The argumentation is coherent, but I would probably disagree. From the question it becomes clear who a "conservative socialist" is meant to be. The text is very general and does not adequately address the question. Also some odd formulations (why would somebody describe themself as ..., that was not asked for in the question).

In conclusion, it is not common for someone to hold both conservative and socialist views in the way you describe. While it is possible for someone to hold these two ideologies simultaneously, they are generally seen as being at odds with one another.

And another repetition.

Does it answer the question? Maybe. As it is posed one can say with millions of US American, that most probably yes, somebody with these views exist and the answer agrees with this. However, a truly useful answer would give examples. And this is the greatest weakness, this answer gives no details, no true information except some vague claims about it being possible but not common.

While the definitions of the terms are actually useful knowledge, the answer is very repetitive. The conclusion that such a combination exists but is not common is not backed up by a link to any external resource. I wonder how the machine came to this conclusion?

Value for the site: Close to zero or negative because people will waste their time reading commonalities about the topic. The bot is not able to deal with the specific details of a question and is not able to source statements. Language however is almost perfect (and that's what it was made for, so full marks there).

With that value it really should be banned.

  • 1
    discrimination against non-humans Somewhat pedantic, but I would rephrase this as discrimination against artificial intelligence since they are the only non-humans to have written answers published to a stackexchange site. Commented Jan 26, 2023 at 13:43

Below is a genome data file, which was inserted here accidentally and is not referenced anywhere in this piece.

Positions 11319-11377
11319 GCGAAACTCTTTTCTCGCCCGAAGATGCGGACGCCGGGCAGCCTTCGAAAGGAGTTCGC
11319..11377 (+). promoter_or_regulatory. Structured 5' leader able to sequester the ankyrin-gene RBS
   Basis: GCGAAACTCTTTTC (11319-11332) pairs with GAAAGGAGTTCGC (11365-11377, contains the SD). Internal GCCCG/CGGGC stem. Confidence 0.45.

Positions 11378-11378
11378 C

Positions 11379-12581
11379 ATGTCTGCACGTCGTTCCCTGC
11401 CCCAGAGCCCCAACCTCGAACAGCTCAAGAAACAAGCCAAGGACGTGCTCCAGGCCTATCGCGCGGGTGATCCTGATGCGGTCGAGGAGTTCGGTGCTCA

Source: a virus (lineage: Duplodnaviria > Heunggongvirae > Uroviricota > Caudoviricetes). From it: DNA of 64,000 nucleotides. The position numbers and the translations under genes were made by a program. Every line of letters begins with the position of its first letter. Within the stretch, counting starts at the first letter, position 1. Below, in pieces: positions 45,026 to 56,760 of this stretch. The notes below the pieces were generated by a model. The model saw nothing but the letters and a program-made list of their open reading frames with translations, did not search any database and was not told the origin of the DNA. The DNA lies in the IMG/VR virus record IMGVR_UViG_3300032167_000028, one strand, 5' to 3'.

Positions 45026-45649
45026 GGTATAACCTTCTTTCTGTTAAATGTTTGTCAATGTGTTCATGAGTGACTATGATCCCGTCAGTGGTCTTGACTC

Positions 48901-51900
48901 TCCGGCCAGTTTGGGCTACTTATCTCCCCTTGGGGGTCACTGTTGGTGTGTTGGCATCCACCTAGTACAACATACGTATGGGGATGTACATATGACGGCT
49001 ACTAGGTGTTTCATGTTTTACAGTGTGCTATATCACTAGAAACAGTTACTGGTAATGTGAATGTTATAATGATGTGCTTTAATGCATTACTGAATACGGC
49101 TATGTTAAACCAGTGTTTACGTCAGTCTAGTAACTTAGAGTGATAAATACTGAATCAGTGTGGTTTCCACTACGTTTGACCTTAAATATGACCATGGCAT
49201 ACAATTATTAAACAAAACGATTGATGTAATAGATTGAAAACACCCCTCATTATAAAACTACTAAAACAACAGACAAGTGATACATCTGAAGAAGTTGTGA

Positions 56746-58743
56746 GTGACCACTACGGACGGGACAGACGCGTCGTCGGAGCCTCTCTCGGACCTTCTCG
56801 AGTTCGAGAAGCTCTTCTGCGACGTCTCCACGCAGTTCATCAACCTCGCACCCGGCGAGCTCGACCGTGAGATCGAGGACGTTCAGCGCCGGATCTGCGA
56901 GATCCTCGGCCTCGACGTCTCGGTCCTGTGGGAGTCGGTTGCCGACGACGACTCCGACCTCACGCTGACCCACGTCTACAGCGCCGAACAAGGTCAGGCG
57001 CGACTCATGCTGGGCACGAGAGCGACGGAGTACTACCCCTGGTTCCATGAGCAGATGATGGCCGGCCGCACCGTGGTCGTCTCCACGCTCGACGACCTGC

• @MaximilianBallard Yes, it's a more specific. I personally prefer "complex machines", after all neuronal networks are nothing more than big data matrices. Commented Jan 26, 2023 at 18:32
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    "I would say that this is very badly sourced" -- other than the possibility of plausible-sounding incorrect information, this is one of ChatGPT's primary drawbacks: AFAICT it never provides sources, and if you ask it for one it usually responds with some variation of "I'm sorry, I am a machine learning model and I don't have the capability to provide sources."
    – occipita
    Commented Jan 28, 2023 at 16:04
  • @occipita Even worse it could start hallucinating sources (i.e. making them up). But maybe a later version of it could provide sources. The current fashion seems to be that if we humans can do it, than a machine learning model can in principle do it too. Just not now. It's not yet that useful that it really can be used without supervision. Commented Jan 28, 2023 at 18:24
  • 1
    Ah, darn it. My coworkers have told me that I have really good English skills and am full of semi-wisdom snippets, but otherwise am pretty full of it....
    – CGCampbell
    Commented Jan 31, 2023 at 13:39
  • @CGCampbell You're the lucky one. My English skills are subpar compared to any run-of-the-mill machine learning model of 2023, so I'm officially even below the robots now. However, fellow humans find that this makes me actively human. Commented Jan 31, 2023 at 20:16